“Never forget that once upon a time, in an unguarded moment,
you recognized yourself as a friend.” ―Elizabeth Gilbert
HJT, or Horizontal Joke Time, is one of my favourite things about being married.
What is HJT? It’s when the planets mysteriously align and my beau and I wake up in a good mood. We don’t get up. Heck, we don’t even sit up. We just lie in bed (clothing optional), and launch into a Seinfeld-esque monologue about this upside-down Aerosol cheese world. In the comfort of our own bed, we riff about everything from “As Seen on TV” commercials to Donald Trump’s combover.
It’s a place of absolute trust. So the sassy observations, biased stories and sweeping generalizations flow freely and seamlessly. In fact, the only rule of HJT is to keep it outside the family. We makes jokes about the rest of ‘dem crazies in the world, just not each other.
A few months ago, HJT struck on a Wednesday. It was a typical fall morning in Vancouver: rainy, grey, and full of To-Do’s and Hello-What-Are-You-Thinking-Must-Do’s. But Husband and I woke up happy.
After a solid 15 minutes of quality HJT, I leaned over and grabbed my brand new iPhone, eager to experiment with Siri–the digital personal assistant I’d heard so much about.
I muddled with the Home button until I heard her signature boop-boop sound.
Siri: What can I help you with?
Me: [smiling from ear to ear] How’s the weather today?
Siri: I’m not sure what you said.
I looked up at Husband with furrowed brows. “Why won’t she work?”
“Siri is a machine, babe. You can’t talk to it in that soft and timid voice you seem to have adopted lately.”
Oh no, he didn’t! Was I just mocked by Husband during HJT? I felt like I’d been slapped with a thousand dirty diapers.
“You’re mean,” I whispered, before collapsing onto the bed.
“What?” he responded in disbelief.
“Umm… Since when do I have a soft and timid voice?”
He looked straight at me, answering, without hesitation, “February.”
I slumped further into my pillow like a wounded animal. February. Goshdarnit. Figures! That was the month I’d left the security of a day job to pursue writing and photography full-time. Apparently, it was also the month I’d gone tragically mute. Correction: “soft” and “timid.” Words I simply don’t associate with myself.
In high school, I was anything but “soft.” In fact, some boys in my church choir nicknamed me “No.10” because I sang so loud. My voice was apparently the equivalent of 10 people.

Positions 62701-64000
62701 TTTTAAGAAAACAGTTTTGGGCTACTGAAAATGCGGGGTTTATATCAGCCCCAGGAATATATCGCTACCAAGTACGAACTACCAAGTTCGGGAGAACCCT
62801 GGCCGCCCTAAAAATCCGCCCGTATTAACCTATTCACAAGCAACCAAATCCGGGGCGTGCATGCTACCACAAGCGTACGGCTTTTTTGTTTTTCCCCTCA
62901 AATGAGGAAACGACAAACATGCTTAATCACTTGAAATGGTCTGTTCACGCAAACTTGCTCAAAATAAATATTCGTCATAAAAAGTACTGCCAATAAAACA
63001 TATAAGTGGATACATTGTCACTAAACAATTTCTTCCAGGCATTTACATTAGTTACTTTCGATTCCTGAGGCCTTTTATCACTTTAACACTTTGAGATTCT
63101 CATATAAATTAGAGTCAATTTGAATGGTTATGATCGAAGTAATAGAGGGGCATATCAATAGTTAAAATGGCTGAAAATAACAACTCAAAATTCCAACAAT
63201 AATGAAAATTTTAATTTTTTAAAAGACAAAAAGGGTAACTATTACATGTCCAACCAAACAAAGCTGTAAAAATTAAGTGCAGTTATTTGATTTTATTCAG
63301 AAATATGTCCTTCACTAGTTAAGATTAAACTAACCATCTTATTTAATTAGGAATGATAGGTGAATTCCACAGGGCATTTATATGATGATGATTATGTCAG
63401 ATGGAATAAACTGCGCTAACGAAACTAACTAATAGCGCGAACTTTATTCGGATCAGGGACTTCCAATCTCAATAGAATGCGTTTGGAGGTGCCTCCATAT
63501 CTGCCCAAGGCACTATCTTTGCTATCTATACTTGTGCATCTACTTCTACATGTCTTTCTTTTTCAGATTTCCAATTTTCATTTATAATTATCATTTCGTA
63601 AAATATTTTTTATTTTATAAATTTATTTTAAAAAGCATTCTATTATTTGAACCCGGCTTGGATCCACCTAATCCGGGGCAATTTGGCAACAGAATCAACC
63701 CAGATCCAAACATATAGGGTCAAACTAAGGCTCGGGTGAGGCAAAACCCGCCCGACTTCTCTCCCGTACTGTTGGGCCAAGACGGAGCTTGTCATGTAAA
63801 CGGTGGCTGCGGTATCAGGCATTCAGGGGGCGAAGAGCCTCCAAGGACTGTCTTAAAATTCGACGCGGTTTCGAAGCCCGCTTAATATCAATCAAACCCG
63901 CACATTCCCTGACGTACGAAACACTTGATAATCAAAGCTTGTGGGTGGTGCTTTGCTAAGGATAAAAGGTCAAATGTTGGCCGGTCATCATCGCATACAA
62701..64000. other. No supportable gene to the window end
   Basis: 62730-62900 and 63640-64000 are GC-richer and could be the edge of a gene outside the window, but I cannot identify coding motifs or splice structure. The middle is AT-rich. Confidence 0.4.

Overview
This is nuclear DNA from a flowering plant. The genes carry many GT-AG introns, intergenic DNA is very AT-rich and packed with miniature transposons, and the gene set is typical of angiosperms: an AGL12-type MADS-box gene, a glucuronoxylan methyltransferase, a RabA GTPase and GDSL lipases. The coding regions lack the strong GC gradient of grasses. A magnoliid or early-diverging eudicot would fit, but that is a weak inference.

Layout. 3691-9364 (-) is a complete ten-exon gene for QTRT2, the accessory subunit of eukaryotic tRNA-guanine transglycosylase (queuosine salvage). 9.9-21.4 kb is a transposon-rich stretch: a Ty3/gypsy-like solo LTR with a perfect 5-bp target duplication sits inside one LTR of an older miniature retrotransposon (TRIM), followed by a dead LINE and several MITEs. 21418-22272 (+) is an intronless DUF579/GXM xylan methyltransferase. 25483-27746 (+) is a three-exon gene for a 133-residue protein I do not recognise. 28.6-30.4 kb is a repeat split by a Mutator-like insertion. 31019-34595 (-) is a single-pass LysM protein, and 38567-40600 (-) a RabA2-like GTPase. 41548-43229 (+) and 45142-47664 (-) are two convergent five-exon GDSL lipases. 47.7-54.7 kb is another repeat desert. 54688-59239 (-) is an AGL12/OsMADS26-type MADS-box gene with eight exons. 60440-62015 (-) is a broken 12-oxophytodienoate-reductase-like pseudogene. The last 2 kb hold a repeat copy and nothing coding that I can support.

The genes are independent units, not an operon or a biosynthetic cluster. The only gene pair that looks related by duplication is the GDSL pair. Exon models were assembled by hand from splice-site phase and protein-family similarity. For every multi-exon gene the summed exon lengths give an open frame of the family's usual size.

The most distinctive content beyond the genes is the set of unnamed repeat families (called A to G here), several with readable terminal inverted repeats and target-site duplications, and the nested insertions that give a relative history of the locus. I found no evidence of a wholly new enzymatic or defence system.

Somehow, in the scary, uncertain pursuit of my passions, I had morphed from “No. 10” to “soft and timid.” I think it began because I was ashamed of leaving the corporate world, and this shame had deepened as I bought into the lie of perfectionism in my new career as a creative.
When I first announced my decision to some friends, one of them quipped, “Geez. That’s my dream! I want to marry someone who can take care of me, so I can spend all day making art.” I don’t think she meant to hurt my feelings. She was mostly laughing about her own circumstance. But a whole year later, I still feel the sting of that comment.
Is that how my friends see me now? As some entitled and lazy “Real Housewife” of Central Surrey? Had I lost the nobility of a “real” job that supported my family only to earn the disregard of being an artist? (i.e. Not a real job.)
The truth is, before marriage, I didn’t have the luxury of pursuing a creative career path. My family had immigrated to North America, and in their fifties and sixties, my parents struggled to find jobs that truly compensated their skills and experience. I, on the other hand, eventually landed in a job for which I had no skill or experience, and no sentimental attachment, but which compensated me generously. And it was a godsend for my family’s financial stability at the time. Writing and photography were just things I did on the weekend.
My husband changed all that. He opened up a whole new world of possibilities. We had conversations about how art and stories matter. We talked about how even though artists and storytellers are rarely compensated well, they are the bedrock that shapes society.